Theanvy Kuoch (left), the Director of Khmer Health Advocates, at a community presentation with Former VP of the Laotian American National Alliance Howard Phengsomphone. [Image: Courtesy of Khmer Health Advocates]

Cambodian Community Health Organization Cares for Khmer Rouge Survivors’ Health

The Mekong

After a genocide where over 1.7 million people died at the hands of the Khmer Rouge, Cambodian refugees to the United States were left with deep trauma and torture-related health conditions. One asylum recipient who had nearly died due to starvation and forced work, Theanvy Kuoch, took it upon herself to ensure the growing community of survivors had a place to seek care upon arrival in America—including the community of Connecticut-based Cambodians that now numbers 3,800. In 1982 Kuoch founded Khmer Health Advocates (KHA), which has served thousands of Cambodians in the Connecticut area and beyond.

Kuoch was a young mother when the Khmer Rouge took Phnom Penh in 1975. In an interview with East-West Center Young Professional Meghan Murphy, she described being forced to leave the city to relocate to agrarian work camps with 19 family members[MO1] —only three of whom would survive. Five years later, Kuoch escaped the Khmer Rouge alone by foot to a refugee camp in Thailand, dodging gunshots and landmines. While in the camp, Kuoch trained to be a nurse in a German Catholic Relief Organization hospital—an experience she said “made her feel like a human being again.” In 1981, having had to leave her surviving son in Cambodia, Kuoch immigrated to the United States alone.

When Kuoch arrived in the United States, she felt like an “alien”: out of place in a drastically different culture, while also mourning the brutal deaths of her family members. However, she recalled how working as a nurse had grounded her in a period of extreme duress. Kuoch reached out to Mary Scully—a nurse from Connecticut who she met in the Thai refugee camps. Kuoch joined her in West Hartford and, a year later, Khmer Health Advocates was born.

The non-profit provides services to refugees and their families that treat the “whole body, spirit, and mind.” The core of the organization is training and supporting the work of community health workers who go door to door to provide people with direct care. These frontline health workers listen to survivors’ stories and work to rebuild the trust between people that was lost during the genocide. Psychiatrists at KHA spearheaded torture treatment programs that have supported 1,700 Cambodian Americans who are primary or secondary torture victims. Advocates at KHA are also working to understand how trauma causes diabetes, substance abuse, and other health problems within the diaspora.

Members of the Cambodian diaspora in Connecticut alongside other refugee and minority community members [Image: Khmer Health Advocates]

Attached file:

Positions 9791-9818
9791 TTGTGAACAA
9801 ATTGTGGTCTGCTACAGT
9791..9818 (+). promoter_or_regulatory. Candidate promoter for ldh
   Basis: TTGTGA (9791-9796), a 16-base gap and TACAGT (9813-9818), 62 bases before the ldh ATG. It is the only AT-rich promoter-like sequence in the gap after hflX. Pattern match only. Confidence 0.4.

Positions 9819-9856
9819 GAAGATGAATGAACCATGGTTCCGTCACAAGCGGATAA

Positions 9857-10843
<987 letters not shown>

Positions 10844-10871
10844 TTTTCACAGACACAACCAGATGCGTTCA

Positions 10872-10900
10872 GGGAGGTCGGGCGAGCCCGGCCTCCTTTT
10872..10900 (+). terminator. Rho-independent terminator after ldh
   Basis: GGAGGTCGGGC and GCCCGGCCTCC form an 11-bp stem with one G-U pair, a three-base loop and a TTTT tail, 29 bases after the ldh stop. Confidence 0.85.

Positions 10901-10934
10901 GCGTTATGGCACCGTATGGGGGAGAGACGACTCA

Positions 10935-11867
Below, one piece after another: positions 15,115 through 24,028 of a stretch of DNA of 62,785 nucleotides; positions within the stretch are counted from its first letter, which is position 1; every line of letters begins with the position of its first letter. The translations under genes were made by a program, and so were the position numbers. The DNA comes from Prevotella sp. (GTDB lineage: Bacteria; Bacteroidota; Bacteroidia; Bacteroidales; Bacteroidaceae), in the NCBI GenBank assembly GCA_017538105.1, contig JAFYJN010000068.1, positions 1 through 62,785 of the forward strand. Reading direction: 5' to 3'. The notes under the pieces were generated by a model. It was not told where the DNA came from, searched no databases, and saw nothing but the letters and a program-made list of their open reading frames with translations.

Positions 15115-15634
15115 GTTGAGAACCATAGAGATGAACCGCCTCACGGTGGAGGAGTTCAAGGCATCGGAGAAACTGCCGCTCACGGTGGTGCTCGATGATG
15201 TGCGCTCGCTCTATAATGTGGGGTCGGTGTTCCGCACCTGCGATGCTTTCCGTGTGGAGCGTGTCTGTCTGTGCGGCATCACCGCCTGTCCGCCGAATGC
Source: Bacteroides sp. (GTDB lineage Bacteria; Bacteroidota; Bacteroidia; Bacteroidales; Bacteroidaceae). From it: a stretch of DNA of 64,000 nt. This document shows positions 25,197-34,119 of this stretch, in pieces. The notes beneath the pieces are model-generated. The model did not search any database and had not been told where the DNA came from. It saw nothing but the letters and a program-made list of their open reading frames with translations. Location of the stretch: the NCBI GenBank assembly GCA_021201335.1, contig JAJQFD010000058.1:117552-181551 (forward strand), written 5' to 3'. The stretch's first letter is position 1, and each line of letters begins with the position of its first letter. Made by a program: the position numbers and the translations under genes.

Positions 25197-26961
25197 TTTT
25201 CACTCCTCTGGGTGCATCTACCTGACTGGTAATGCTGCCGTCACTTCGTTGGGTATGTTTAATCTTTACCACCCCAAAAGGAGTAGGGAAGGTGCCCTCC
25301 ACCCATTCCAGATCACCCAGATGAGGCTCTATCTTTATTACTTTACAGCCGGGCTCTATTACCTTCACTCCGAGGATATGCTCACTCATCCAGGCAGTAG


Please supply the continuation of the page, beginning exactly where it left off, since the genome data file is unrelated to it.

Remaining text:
In the 1980s, Khmer Health Advocates created a family reunification program to rejoin relatives who had been separated in the chaos and violence of the Khmer Rouge regime, the ensuing war with Vietnam, and distant relocations. The program started modestly—Koch sent out the names of lost family members in a typewritten newsletter and scanned phonebooks from every state. Today, KHA has found and reunited 30 people with their families. This includes Kuoch’s son, who finally joined her in the United States in 1990 with help from the White House. For all her work with KHA, President George Bush awarded Theanvy Kuoch with a Points of Light award and the state of Connecticut awarded her an Outstanding Woman Award.

When asked what federal and state governments can do to better support refugee communities, Kuoch stressed that education about the cultural needs of the Cambodian and other diaspora communities is crucial to achieving impactful care. For example, American practices of over-medication often fail to address the psychosocial needs of refugees. Kuoch also highlighted how a rise in Asian American hate crimes—including racist calls to the KHA office—and the threat of deportation for non-citizen Cambodian refugees have triggered survivors in recent years. The treatment of Cambodian Americans as second-class citizens is a barrier the United States must overcome for her community to feel secure in their adopted country.

When Theanvy Kuoch was a prisoner of the Khmer Rouge, the soldiers would repeat a Pol Pot idiom “to keep you is no gain, to lose you is no loss.” Now, she tells fellow survivors who are her clients at KHA “to keep you is our gain, to lose you is our loss."

Meghan Murphy is a Young Professional and Research Intern at the East-West Center in Washington. She is a rising senior at Brown University studying International Relations with a focus in Indo-Pacific Affairs.